Let me sing to you the praises of César Aira. Earlier this year, I read Ghosts, and now I'm in the middle of reading How I Became a Nun, his "autobiographical" novella, translated in 2007 and out from New Directions. It's a weird little story: it's unclear right off the bat whether the child narrator is a girl or a boy, and pronouns rarely emerge, creating a sense of identity crisis from the start. Also, in the story's macabrely funny beginning, the narrator's father beats an ice cream vendor to death and sets in motion the rest of the action.
In the picaresque tradition, the little narrator has a tendency to lie to everyone and make inexplicable decisions not based on logic but rather on situation. Aira, apparently, employs" an avant-garde aesthetic in which, rather than editing what he has written, he engages in a 'flight forward' (fuga hacia adelante) to improvise a way out of the corners he writes himself into." (Wiki) This is evident, as the narrator's decisions often seem unfounded in the sequence of events but rather on flights of fancy or implausible gut reactions. The result is often hilarious.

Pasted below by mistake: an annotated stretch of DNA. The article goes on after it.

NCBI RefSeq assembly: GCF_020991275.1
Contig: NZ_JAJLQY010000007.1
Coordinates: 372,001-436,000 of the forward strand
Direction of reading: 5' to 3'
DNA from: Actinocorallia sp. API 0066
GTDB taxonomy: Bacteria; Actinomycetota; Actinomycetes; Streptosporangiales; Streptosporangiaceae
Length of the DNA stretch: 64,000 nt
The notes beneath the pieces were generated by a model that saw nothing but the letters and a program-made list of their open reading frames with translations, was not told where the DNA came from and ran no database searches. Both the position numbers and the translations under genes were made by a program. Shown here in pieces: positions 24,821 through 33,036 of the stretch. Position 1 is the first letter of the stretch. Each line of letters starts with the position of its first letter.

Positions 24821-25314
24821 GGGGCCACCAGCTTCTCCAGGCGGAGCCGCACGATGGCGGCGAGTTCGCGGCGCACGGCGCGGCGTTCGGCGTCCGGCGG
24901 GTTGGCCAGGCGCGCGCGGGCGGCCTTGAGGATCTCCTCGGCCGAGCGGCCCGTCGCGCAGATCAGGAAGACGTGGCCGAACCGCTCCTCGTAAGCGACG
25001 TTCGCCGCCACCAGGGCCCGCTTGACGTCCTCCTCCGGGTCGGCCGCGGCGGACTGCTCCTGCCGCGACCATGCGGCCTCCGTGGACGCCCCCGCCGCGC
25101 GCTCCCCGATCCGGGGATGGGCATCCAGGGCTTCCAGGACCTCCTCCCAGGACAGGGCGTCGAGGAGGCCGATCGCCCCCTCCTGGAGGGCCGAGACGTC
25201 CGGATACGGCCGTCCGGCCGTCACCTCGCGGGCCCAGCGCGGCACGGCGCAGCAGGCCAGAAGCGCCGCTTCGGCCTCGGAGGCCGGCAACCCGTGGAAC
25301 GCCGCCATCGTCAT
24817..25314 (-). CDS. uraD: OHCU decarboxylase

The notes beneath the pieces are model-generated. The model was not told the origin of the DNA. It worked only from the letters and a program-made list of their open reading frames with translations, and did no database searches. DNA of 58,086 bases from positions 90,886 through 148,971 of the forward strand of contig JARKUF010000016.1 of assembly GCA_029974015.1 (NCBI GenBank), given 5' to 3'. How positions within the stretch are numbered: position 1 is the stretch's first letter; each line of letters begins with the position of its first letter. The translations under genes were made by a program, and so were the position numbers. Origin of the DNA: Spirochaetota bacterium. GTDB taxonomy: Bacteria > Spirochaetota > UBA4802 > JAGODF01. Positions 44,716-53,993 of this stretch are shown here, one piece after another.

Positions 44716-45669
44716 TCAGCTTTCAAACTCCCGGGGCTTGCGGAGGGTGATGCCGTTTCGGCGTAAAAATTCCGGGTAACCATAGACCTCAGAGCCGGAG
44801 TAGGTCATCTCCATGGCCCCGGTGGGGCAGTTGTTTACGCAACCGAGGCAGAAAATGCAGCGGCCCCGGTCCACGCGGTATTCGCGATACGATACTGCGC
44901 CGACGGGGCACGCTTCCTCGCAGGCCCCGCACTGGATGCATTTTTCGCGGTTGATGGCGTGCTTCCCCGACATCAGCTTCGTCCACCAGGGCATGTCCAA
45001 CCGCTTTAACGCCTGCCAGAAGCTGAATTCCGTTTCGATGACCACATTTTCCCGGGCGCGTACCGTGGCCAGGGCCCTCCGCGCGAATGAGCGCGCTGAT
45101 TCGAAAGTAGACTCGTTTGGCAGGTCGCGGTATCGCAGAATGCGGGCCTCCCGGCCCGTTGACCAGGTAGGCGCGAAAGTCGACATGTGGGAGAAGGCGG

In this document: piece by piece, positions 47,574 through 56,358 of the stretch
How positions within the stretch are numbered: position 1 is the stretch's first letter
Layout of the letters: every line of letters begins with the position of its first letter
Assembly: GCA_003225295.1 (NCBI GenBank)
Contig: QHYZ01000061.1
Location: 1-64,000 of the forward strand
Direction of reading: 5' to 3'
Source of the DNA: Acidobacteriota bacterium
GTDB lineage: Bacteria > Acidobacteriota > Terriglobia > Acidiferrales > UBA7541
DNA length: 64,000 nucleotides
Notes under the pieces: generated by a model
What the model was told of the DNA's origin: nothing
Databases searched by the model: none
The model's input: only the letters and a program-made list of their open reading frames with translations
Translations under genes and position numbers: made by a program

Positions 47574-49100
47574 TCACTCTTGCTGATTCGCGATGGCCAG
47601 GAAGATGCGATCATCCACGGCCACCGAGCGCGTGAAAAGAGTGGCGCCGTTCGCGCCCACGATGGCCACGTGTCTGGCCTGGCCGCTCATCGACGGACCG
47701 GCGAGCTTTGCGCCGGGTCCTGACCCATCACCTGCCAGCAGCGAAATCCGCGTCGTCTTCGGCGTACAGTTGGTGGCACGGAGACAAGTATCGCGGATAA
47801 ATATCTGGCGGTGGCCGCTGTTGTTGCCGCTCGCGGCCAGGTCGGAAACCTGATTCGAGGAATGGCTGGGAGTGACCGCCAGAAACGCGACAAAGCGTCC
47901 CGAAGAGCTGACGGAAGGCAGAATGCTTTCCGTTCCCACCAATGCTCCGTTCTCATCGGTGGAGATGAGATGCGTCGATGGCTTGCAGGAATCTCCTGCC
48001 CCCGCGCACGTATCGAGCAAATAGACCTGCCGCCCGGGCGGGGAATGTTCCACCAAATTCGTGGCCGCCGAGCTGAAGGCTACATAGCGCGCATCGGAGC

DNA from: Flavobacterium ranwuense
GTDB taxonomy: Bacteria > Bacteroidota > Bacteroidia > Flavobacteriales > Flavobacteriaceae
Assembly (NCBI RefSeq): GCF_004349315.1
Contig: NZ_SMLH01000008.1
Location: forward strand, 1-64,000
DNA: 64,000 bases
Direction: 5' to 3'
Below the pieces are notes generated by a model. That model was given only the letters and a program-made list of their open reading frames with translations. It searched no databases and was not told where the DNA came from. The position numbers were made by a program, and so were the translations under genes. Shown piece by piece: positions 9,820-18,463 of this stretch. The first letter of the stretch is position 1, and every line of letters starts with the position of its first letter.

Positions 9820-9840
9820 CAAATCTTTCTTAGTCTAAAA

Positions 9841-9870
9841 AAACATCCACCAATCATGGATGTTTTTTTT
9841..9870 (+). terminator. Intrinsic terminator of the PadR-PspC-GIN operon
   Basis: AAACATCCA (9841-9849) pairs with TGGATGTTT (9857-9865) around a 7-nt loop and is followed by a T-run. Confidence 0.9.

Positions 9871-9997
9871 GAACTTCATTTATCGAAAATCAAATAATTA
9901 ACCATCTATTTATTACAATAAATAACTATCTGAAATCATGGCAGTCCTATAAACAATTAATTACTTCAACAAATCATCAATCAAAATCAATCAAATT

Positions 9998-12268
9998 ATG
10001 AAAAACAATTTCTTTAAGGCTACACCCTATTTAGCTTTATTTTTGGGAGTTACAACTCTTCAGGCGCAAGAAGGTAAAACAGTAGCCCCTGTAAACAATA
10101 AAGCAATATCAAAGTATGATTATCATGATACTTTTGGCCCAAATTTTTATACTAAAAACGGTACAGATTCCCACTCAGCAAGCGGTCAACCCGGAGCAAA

Another thing about Aira, at least in the two novellas of his that I've read: he tends to dwell on matters of architecture, and has a particular thing for the unfinished structure. Characters often founder around construction sites: staircases without banisters; dry pools; the unrenovated wing of a prison, with its dead-end crannies. The effect is eerie: since the setting is unfinished, it isn't concrete, and because of this it seems plausible for phantoms or other illogical phenomena to appear at any time (even if they don't).
Aira rarely gives interviews, but here is an interview published in BOMB.